Hikers explore in the area of Old Man’s Cave in Hocking Hills State Park.
Bob Frye/Everybody Adventures
“One of these things is not like the others, one of these things doesn’t belong…”
That’s an old tune from Sesame Street. It teaches children to identify differences in colors and sizes and shapes.
It’s not the theme song of Hocking Hills State Park.
But it could be.
The park – a heartthrob of a destination for hikers, mountain bikers and equestrians, among others — is located in southeastern Ohio, very near the West Virginia panhandle. That’s noteworthy.
Visit most state parks in Ohio, especially those in the western half of the state, and one thing that stands out about them, topographically, is how flat they are.
Hocking Hills is the exception to the rule.
It’s not mountainous by Western standards. But it is, as its name implies, a land of ridges and valleys, hollows and caves, waterfalls and cliffs, often steep and sometimes rugged.
And always beautiful.
It’s no surprise then that it’s long attracted crowds. The earliest evidence indicates people moved into the area more than 7,000 years ago.
According to park officials, Native Americans lived in the Hocking Hills area through the mid-1700s. American settlers followed, officially, after the signing of a treaty in 1795.
They never left.
Of course, few were likely as interesting as Richard Rowe.
His family moved to the Hocking Hills area in 1796, traveling from Tennessee to establish a trading post. But Rowe was a wanderer, unwilling to stay put and comfortable with the solitude of the woods.
So, together with two hound dogs, he hunted his way through Ohio, following the Scioto River.
Hikers and others sometimes crowd Hocking Hills State Park.
Bob Frye/Everybody Adventures
On one of his trips, while exploring along Salt Creek, he came upon a giant cave in what is now Hocking Hills State Park. He moved in, living the life of a hermit, and his neighbors dubbed the rock hollow “Old Man’s Cave.”
Rowe is reportedly buried under its rim, along with two brothers living in the area around the same time.
They’re all long gone. But the cave – and more specifically, the stone that shaped it and the surrounding countryside – continues to draw visitors to the park today.
“The natural history of this region is as fascinating as it is beautiful,” said Ohio’s state parks.
That history focuses on rock. Black hand sandstone predominates here. Deposited more than 350 million years ago, some of it is harder than the rest. As a result, it eroded unevenly.
Old Man’s Cave – as well as Ash Cave, Whispering Cave and Cantwell Cliff, other features in the park – show how some of the rock washed away and some didn’t, with spectacular results.
The plants here are a result of that geologic history, too.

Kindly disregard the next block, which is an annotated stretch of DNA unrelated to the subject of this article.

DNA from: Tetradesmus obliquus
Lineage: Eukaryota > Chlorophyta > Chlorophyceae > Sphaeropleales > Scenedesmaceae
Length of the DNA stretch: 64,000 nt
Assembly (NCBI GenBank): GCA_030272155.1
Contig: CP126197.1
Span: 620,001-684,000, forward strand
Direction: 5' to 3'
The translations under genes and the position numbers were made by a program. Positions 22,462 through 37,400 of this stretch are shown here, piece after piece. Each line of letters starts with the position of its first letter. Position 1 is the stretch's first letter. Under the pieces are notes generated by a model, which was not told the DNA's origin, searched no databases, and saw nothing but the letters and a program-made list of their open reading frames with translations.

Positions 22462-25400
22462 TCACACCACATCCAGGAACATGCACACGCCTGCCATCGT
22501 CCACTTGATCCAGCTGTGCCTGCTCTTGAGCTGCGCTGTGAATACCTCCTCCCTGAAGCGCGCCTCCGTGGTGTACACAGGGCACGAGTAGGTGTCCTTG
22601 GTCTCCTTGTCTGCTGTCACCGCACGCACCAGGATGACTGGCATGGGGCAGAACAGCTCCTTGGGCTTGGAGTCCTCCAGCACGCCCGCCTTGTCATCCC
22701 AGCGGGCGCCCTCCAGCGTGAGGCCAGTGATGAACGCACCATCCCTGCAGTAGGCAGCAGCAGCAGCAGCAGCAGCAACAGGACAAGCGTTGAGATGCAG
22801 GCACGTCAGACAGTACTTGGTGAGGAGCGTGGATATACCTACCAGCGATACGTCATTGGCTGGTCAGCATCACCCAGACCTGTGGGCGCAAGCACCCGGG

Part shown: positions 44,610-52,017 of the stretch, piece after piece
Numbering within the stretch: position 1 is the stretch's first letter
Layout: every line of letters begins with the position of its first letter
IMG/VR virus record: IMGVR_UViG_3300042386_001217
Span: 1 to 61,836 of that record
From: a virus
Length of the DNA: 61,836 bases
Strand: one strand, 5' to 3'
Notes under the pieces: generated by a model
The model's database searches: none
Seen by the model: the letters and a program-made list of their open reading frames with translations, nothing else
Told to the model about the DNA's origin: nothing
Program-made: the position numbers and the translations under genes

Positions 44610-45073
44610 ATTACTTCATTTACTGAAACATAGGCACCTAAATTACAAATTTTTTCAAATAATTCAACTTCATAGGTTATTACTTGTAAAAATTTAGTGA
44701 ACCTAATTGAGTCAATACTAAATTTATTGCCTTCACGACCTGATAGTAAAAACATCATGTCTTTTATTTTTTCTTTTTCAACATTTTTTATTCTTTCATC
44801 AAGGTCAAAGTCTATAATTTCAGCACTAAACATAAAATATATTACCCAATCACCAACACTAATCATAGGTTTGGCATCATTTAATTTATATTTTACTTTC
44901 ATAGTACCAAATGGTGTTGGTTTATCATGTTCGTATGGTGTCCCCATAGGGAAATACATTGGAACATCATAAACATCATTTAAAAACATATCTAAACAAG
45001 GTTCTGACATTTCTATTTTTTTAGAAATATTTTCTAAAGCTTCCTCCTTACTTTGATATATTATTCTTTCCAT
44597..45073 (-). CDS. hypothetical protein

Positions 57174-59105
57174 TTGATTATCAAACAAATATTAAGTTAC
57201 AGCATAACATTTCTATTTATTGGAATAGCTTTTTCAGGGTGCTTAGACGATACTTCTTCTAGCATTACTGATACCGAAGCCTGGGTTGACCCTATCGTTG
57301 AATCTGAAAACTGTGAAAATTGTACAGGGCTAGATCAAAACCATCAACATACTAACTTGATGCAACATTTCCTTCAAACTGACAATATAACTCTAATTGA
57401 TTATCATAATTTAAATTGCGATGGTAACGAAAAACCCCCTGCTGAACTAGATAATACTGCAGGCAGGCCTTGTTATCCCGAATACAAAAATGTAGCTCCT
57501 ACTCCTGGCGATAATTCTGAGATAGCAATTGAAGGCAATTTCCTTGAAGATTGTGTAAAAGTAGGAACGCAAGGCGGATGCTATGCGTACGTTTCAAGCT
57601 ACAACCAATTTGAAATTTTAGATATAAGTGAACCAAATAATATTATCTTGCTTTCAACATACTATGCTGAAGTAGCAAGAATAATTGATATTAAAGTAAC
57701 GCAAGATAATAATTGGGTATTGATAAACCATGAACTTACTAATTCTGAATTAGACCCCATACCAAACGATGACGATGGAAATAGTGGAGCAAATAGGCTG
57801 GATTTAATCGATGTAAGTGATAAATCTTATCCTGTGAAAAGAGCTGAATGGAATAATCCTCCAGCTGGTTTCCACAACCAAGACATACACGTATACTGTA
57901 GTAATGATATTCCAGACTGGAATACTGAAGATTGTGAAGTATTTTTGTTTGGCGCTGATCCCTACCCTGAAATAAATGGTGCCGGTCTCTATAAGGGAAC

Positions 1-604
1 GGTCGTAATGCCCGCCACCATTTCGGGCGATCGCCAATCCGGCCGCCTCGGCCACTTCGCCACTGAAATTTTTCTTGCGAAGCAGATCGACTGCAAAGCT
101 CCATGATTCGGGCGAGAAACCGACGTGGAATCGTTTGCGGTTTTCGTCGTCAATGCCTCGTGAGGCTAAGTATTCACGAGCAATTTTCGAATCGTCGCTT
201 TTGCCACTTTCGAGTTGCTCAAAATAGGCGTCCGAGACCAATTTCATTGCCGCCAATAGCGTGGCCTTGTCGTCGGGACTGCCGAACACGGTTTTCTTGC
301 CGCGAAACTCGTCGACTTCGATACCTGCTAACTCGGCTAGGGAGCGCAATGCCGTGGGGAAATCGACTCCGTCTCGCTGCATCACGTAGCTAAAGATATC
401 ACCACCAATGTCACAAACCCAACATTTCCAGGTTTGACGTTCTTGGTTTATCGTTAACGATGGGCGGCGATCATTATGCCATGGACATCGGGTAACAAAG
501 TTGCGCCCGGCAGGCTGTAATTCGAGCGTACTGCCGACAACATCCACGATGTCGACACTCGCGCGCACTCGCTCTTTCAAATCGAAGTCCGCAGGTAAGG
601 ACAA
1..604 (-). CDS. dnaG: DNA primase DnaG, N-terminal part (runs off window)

Glaciers never reached the park. But they came close enough to influence its vegetation.
“The glaciers changed the climate of all Ohio to a moist, cool environment. Upon their retreat, this condition persisted only in a few places, such as the deep gorges of Hocking County,” park officials say.
“Therefore, the towering eastern hemlocks, the Canada yew and the yellow and black birch tell of a cool period 10,000 years ago.”
Today, all of that makes Hocking Hills State Park a wonderful place to explore.
There are 11 hiking trails that run through the park, as well as two mountain biking trails and 33 miles of bridle trails.
None of the hiking trails are especially long. Six miles of the Buckeye Trail passes through; most of the others cover a mile or less.
It’s possible to connect several of them on any given hike, though, and so cover more ground.
One of the easiest, and newest, is the Whispering Cave Trail, which leads to the park’s second-largest cave and a seasonal 105-foot waterfall. It was all off limits to visitors before 2017.
But all of the trails can be treacherous – most are even ice-covered in winter — given the cliffs and gorges, so park officials urge visitors to stay on designated paths and use caution.
Another piece of advice, not delivered by the state but by visitors themselves, is to visit on weekdays or in the offseason if at all possible.
Hocking Hills State Park draws huge crowds. Huge enough that sometimes you feel less like you’re hiking and more like you’re standing in line at the department of motor vehicles.
Rowe, were he to show up on a summer Saturday now, would grab his hounds and be gone in a flash.
But that’s no reason not to visit. The park, especially early and late on fall weekdays, when the summer crowds and those who sleep in or rush to get out of the woods before dark are all gone, is a blazing, multi-colored treasure worth exploring.
After all, one of those things is not like the other.
If you visit Hocking HIlls State Park
Hocking Hills State Park is worth exploring.
Bob Frye/Everybody Adventures
Hocking Hills State Park is located near Logan, Ohio. Driving directions are available by visiting the park website.
There’s plenty to do there. In addition to trails, the park boasts an archery range – with five static targets and 22 3D ones – as well as a 17-acre lake that allows fishing and paddling. The park also has a disc golf course, visitor center and picnic areas. Hunting is permitted in certain places as well.
Hocking Hills also holds special events. October brings a fall color hike and Halloween campout, while winter sees the park’s annual winter hike. It’s a tradition dating back more than 50 years.
And, if you want to spend more than a day taking all that in, the park offers camping. There’s a campground suitable for everything from tents to RVs, as well as cabins and slightly more primitive “camper” cabins and yet more rustic shelterhouses.
Reservations can be made by calling 866-644-6727.or going online here.
MORE FROM EVERYBODY ADVENTURES
See also: Hiking through the sky, below it at Kinzua Bridge State Park
Follow us on Facebook, Twitter and Instagram.